New impetus for a well-known approach
To overcome these obstacles, we must first make clear that the nexus is not a new concept, but rather a new interpretation of previous systemic concepts and integrated approaches, such as ecosystem approaches introduced by the Convention on Biological Diversity (CBD), the landscape approaches endorsed by the World Bank, integrated water resource management (IWRM), and multi-functional production systems (e.g. agro-forestry, crop-livestock-biofuels, ecological sanitation), among others.
Why bother talking about the nexus, then? Because the concept currently enjoys a high profile among both researchers and policy-makers (see the nexus resource platform www.water-energy-food.org and the large number of nexus conferences, initiatives, etc.). Thus, using the nexus framework can provide new impetus to these concepts. The urgency of the soil and land degradation problem also creates new entry points for implementation.
An important strategy will be to identify more “win-win” opportunities. International agencies such as the UN Food and Agriculture Organization (FAO), and other donors and networks such as the Global Soil Partnership can provide useful knowledge and an important dialogue platform in this regard.
Institutional obstacles (“silos”) can be overcome by bridging institutions that set overarching and long-term goals and negotiate tradeoffs. Institutions with a “nexus mandate”, such as ministries of environment, need to be strengthened relative to more sectorally focused institutions (e.g. ministries of water or energy).
Investments can support up-scaling – for example, by targeting payments for ecosystem services at landscape- or regional-scale integration. For that, economic benefits of a nexus approach (or costs of conventional “silo” approaches) need to be recognised, such as in the proposed TEEB (The Economics of Ecosystems and Biodiversity) agriculture and food study. A July 2013 concept note for the study frames it in very nexus-compatible terms, citing a growing body of knowledge which shows that “agricultural production depends on services provided by healthy natural ecosystems”. The note identifies a key knowledge gap that, if filled, could strengthen the case for integrated approaches: the values of many ecosystem services “are largely invisible in markets and thus are neither reflected in national accounting and statistics nor land use and management decisions”.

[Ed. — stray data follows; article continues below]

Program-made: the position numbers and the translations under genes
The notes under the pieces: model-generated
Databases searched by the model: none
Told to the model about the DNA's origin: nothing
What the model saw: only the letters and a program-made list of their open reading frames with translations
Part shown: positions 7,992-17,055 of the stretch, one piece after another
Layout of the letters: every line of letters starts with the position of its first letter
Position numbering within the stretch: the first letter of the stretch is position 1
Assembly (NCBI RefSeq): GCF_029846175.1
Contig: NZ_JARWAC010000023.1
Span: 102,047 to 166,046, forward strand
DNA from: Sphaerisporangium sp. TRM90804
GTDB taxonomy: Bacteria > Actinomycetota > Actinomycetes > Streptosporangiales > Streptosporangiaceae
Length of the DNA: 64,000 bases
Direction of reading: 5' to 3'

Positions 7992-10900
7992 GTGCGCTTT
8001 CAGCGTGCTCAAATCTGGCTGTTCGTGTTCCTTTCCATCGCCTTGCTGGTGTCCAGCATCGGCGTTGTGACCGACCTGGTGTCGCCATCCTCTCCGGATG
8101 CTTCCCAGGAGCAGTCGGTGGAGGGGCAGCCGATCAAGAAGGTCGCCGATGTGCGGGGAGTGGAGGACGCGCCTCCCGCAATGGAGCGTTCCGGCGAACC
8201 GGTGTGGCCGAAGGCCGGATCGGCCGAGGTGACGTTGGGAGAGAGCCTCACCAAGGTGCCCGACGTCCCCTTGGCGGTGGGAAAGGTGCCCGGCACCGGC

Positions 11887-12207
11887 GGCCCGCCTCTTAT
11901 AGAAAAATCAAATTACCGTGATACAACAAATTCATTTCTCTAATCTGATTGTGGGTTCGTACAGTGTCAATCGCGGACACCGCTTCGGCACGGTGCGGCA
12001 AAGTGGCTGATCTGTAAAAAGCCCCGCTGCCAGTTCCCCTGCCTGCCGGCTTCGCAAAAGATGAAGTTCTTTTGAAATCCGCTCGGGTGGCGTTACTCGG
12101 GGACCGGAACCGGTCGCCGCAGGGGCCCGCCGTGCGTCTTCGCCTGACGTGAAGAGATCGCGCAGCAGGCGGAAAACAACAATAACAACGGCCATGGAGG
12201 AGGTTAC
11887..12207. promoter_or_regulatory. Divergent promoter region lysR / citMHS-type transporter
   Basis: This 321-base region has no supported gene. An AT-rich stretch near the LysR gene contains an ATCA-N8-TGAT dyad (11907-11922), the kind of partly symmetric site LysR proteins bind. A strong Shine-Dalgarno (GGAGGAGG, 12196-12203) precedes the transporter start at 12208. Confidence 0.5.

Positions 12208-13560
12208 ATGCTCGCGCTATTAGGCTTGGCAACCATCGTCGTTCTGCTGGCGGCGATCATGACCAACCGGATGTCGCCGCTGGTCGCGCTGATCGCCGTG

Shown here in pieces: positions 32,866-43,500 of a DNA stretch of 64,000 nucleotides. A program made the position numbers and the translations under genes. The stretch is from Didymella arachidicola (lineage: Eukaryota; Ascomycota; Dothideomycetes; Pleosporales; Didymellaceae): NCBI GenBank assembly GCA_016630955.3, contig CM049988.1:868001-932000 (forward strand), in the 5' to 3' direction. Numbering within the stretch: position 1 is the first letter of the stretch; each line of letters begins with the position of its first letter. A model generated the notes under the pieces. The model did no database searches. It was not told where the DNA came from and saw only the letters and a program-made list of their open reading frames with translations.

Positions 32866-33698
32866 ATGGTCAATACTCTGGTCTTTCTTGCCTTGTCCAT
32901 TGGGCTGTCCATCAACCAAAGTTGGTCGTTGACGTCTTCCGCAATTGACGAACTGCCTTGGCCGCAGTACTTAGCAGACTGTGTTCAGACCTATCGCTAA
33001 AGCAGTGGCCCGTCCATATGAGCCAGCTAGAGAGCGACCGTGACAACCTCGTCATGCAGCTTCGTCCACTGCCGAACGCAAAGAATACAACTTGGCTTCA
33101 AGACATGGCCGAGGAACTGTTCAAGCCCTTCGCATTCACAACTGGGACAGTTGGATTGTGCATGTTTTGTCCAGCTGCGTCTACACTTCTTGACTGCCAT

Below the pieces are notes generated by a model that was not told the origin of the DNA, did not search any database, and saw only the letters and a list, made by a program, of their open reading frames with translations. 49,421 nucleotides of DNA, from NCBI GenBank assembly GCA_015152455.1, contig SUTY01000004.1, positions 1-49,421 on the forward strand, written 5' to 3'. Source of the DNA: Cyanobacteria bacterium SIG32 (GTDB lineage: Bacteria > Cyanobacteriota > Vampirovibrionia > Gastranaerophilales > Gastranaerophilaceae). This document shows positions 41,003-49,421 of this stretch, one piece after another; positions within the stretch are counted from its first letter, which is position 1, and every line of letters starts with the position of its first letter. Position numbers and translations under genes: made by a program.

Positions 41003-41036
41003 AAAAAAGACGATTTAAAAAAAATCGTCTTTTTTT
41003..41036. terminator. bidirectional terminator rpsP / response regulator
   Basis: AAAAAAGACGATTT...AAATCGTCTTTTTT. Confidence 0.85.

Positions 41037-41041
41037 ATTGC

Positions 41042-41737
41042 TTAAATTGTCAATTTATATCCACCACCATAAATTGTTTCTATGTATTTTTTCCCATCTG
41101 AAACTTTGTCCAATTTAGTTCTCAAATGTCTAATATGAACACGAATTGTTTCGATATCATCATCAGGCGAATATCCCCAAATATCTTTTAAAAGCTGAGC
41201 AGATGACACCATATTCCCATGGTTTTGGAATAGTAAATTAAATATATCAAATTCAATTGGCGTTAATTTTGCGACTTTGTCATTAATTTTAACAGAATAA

Eventually, the main challenge for implementing (context-specific) nexus approaches to soil and land management will be to engage with actors at all levels: from farmers who are to change to ecologically sound practices, agro-businesses that will need new business models, to policy-makers who will have to co-ordinate across sectors.
Resources and further reading:
Stockholm Environment Institute (SEI)
SEI and Swedish International Agricultural
Network Initiative (SIANI)
SEI, Somerville, USA